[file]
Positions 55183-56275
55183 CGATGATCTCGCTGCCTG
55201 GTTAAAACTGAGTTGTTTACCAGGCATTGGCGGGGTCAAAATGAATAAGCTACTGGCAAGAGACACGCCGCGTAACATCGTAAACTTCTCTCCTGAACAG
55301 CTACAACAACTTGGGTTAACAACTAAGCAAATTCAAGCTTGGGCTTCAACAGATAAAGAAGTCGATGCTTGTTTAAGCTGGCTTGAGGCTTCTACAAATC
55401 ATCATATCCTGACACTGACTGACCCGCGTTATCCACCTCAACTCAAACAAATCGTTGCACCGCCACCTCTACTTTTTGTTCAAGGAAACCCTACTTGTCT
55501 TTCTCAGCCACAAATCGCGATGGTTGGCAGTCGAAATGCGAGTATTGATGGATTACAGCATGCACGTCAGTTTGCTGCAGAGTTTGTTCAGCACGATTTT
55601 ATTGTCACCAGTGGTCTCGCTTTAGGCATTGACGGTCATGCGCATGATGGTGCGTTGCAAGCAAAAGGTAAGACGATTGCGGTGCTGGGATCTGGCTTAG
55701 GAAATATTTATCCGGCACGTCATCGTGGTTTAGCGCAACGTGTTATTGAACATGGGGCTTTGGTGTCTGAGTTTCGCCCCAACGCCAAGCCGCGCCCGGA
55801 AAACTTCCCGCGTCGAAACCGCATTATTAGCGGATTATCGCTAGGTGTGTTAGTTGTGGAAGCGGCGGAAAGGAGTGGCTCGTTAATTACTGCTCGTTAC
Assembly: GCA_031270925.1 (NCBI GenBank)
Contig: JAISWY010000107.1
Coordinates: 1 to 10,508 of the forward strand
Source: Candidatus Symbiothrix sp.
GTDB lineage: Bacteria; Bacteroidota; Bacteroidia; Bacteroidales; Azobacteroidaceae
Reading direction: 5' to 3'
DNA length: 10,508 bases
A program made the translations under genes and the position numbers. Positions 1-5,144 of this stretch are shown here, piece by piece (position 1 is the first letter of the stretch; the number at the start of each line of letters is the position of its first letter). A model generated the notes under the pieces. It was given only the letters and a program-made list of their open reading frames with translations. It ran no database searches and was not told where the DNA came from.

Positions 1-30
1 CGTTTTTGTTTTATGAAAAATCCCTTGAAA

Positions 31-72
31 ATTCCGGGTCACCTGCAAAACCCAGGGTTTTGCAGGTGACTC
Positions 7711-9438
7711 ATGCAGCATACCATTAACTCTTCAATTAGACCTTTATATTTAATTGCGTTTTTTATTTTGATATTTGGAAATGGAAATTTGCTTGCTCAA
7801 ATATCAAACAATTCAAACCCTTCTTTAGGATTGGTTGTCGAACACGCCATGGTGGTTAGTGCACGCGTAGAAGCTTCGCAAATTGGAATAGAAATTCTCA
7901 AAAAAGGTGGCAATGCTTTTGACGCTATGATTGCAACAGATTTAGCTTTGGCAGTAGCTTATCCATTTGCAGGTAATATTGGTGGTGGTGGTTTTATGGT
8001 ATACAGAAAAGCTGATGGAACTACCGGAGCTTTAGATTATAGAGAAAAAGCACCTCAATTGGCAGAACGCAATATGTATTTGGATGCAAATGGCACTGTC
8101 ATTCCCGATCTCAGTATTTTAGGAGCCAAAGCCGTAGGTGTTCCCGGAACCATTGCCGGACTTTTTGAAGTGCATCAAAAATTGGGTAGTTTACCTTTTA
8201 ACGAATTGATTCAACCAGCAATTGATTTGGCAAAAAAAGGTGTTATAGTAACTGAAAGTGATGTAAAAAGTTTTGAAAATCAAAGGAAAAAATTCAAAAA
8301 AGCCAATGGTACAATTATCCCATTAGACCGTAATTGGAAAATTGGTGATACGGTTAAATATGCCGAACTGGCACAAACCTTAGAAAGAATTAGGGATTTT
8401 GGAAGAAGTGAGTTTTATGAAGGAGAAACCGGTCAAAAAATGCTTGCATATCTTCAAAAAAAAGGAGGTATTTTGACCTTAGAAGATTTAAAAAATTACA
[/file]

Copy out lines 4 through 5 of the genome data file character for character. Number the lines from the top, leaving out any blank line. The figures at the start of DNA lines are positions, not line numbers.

55301 CTACAACAACTTGGGTTAACAACTAAGCAAATTCAAGCTTGGGCTTCAACAGATAAAGAAGTCGATGCTTGTTTAAGCTGGCTTGAGGCTTCTACAAATC
55401 ATCATATCCTGACACTGACTGACCCGCGTTATCCACCTCAACTCAAACAAATCGTTGCACCGCCACCTCTACTTTTTGTTCAAGGAAACCCTACTTGTCT